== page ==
In a bid to bring Uganda’s history to life and enable people from all walks of life to access crucial information about Uganda’s architectural heritage, the European Union together with the Ministry of Tourism and Ministry of Finance have partnered with a private organization, Cross-cultural Formation Uganda, to come up with a trio of utilities that might help one quickly get a grasp of Uganda’s architectural heritage.
Under the partnership, a free mobile phone app, a photographic book titled “Beyond the Reed and Bricks” and a collection of several maps were launched today at the European Union offices in Kampala. The photographic book, titled “Beyond the Reeds and Bricks: Historical Sites and Buildings in Kampala, Jinja and Entebbe”, comes in glossy format with exclusive and beautiful pictures, while the annotated maps detail the historical buildings and sites for each of the three cities
The mobile app, “Uganda’s Built Heritage” (available on both android and Iphone), digitalizes the content for easy access for every smart phone user. The content features at least 60 buildings in the project, representing Uganda’s architectural history, covering the pre-colonial era and post-independence Uganda.
In attendance was the permanent Secretary of the Ministry of Tourism, Doreen Katusiime; the Acting Director Debt and Cash Policy at the Ministry of Finance, Maris Wanyera; Executive Director CCFU, Emily Drani and His Excellency Ambassador Attilio Pacifici of the European Union.
During the launch several historical buildings and sites were singled out as an important point of common heritage between Uganda and Europe, providing an avenue to share experiences in documentation, protection, rehabilitation and economic opportunities in protection of cultural heritage.
In the development of the project, European experts worked with their Ugandan counterparts to develop capacities in documentation and research and photography. The project’s outputs are the result of the excellent work carried out by trained Ugandan specialists.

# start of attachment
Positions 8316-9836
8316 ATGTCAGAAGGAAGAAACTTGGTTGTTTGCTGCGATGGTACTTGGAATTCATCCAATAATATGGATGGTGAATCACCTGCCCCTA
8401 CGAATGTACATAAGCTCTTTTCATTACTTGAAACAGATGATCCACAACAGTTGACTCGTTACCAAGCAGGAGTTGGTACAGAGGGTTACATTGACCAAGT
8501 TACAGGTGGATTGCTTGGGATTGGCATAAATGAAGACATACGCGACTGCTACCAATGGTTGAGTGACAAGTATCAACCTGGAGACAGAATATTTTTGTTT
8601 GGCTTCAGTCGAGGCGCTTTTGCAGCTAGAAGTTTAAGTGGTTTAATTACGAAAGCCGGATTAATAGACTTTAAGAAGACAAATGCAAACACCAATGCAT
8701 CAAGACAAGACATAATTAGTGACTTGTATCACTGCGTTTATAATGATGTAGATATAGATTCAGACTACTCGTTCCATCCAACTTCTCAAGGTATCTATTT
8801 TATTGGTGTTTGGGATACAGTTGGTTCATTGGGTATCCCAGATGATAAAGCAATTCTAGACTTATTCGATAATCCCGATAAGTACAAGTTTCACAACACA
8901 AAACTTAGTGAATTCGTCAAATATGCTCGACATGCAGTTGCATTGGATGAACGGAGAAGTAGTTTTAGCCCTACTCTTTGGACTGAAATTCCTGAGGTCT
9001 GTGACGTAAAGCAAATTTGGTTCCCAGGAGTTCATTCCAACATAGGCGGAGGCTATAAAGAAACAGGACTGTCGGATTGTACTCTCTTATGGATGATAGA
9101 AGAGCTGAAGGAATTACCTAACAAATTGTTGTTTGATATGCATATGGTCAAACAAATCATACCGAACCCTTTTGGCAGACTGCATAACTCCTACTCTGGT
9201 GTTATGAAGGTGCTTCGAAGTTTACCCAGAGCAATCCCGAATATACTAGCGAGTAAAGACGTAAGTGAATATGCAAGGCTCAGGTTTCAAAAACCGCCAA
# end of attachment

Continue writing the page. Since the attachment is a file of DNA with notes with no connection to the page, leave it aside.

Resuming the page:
“The pioneering strategy of this project will pave the way for a ground-breaking understanding and perspective about historical buildings in Uganda,” said Ambassador Pacifici. He expressed positive expectation on the results of the project, which he said aims at “raising awareness of the value of historical buildings in Uganda while generating opportunities to create new jobs and develop innovative business especially for young people.”
Uganda, a country gifted with diverse cultural, natural and built heritage, is no exception, as consequences of urbanisation, rapid population growth and the pressing drive for modernity have created a constant demand for or new, higher-density development, often on plots which are already occupied by historical buildings and sites. Many valuable built and natural heritage sites have been already lost forever. The risk of further losing this heritage is real, and needs to be addressed as a matter of urgency.
“We are proud and privileged to be part of this partnership,” stated Ms. Katusiime. “We are actually in the process of changing the name of our ministry, to make it official to include heritage in our title; which actually stands at the core of the ministry’s mandate.”
Ms. Wanyera on her part stressed on the economic opportunities opened by protecting cultural heritage. “As country we relay a lot on income from exports: last financial year, the tourism sector fetched Uganda 1. 8 billion USD, followed by coffee and gold. Yet this is an area not fully exploited. There is still room to develop further the tourism industry. If we partner with the private sector we can go a long way.”
And Ms. Drani said: “It is anticipated that the availability of these three maps, the gift book and the mobile app, as well as the existence of our irreplaceable historical buildings and sites, will trigger public interest in preserving and promoting them as important aspects of the history, identity and heritage of our communities, cities and of Uganda as a nation.”